March 19, 2022

New government report details reportedly unsafe and unsanitary conditions at Torrance County Detention Facility

The federal Department of Homeland Security and the Office of Inspector General issued an alert this week to the U.S. Immigration and Customs Enforcement to recommend that all individuals housed at the Torrance County Detention Facility be relocated due to reportedly unsanitary and unsafe conditions.

The 19-page report issued on Wednesday detailed conditions that include a broken toilet containing human waste in a vacant cell in an occupied housing unit, as well as staffing shortages, a lack of hot water access and other issues. Several nonprofit organizations that advocate for the rights of detainees called on ICE to release the individuals housed at Torrance County Detention Facility.

The Democrats in New Mexico’s congressional delegation also issued a press release late Friday condemning the “inhumane” conditions and called on President Joe Biden to “act swiftly” to address the reported unsafe conditions.

“ICE should no longer defend the inhumane living conditions at the Torrance County Detention Facility. In December, we alerted the administration to our concerns that Torrance’s routine failure to meet inspection standards underscores the deeply-rooted structural problems at the privately-run facility. The findings by the DHS Inspector General are extremely troubling and in many cases validate the audit ICE itself had commissioned last year,” U.S. Senators Martin Heinrich and Ben Ray Luján and U.S. Representatives Teresa Leger Fernández and Melanie Stansbury said in a jointly released statement.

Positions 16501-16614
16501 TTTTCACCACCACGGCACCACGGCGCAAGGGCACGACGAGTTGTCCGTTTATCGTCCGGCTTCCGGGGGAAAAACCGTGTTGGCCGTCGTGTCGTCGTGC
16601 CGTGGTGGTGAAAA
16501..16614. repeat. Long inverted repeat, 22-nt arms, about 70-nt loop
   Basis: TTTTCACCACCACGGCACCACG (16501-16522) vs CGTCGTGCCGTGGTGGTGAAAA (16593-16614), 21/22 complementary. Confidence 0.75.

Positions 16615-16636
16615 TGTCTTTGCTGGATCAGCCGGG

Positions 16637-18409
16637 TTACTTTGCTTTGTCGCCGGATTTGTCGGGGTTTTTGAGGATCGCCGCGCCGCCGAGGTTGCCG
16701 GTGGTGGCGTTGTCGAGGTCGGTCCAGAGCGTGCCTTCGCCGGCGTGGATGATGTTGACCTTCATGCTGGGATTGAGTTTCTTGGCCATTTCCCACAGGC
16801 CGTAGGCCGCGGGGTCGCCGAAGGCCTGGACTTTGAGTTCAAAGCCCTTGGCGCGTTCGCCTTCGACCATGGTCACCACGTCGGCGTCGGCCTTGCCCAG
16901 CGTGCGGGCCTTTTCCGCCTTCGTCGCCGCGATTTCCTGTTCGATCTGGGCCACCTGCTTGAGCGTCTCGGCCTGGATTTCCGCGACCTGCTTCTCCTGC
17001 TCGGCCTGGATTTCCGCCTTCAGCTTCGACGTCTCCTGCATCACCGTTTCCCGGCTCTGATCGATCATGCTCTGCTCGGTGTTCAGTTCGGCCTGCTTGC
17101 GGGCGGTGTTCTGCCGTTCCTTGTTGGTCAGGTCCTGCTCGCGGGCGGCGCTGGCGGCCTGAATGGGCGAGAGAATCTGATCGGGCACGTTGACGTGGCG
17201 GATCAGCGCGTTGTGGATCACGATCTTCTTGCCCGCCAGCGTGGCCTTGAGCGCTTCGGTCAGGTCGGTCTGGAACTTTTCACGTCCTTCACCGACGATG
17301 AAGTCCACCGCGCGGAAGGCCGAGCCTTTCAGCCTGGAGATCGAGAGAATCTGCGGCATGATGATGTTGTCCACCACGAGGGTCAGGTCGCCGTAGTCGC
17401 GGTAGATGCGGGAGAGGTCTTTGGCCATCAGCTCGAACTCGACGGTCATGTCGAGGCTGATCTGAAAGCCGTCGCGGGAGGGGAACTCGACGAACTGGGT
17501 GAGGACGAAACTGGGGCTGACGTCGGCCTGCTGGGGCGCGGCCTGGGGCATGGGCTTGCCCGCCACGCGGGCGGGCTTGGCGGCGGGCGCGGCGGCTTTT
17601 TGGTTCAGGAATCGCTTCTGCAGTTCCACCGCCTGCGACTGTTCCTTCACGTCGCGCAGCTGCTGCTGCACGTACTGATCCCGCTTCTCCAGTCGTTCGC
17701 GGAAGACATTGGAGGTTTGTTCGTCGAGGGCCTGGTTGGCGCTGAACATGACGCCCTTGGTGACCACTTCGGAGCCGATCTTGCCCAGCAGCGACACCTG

ICE responded to a request for a comment by saying that the agency’s response is in the report. ICE questioned the integrity of the report and the individuals who conducted the surprise inspection in early February, the report states.

Ryan Gustin, director of public affairs for CoreCivic, said in a response to NM Political Report that the for-profit prison company, which runs the facility, also questions the integrity of the report, citing that the inoperable equipment were in areas where detainees were not living and that they were scheduled for repair. Gustin said CoreCivic was also trying to recruit more officers for the facility.

The OIG inspectors found 53 percent of the detainee cells to have plumbing issues, including toilets and sinks that were inoperable, clogged or continuously cycling water. There were sinks missing cold and hot water buttons and some faucets did not produce hot water. Broken sinks and water fountains rendered restricted due to COVID-19 resulted in detainees getting drinking water from a faucet intended to fill mop buckets.

The report states that the inspectors found mold and leaks throughout the facility and the problems remained unresolved beyond a 12-day work order timeline.

The inspectors also observed detainees dumping buckets of water from a second story railing in “what appeared to be an attempt to quickly clean the housing area,” the report states.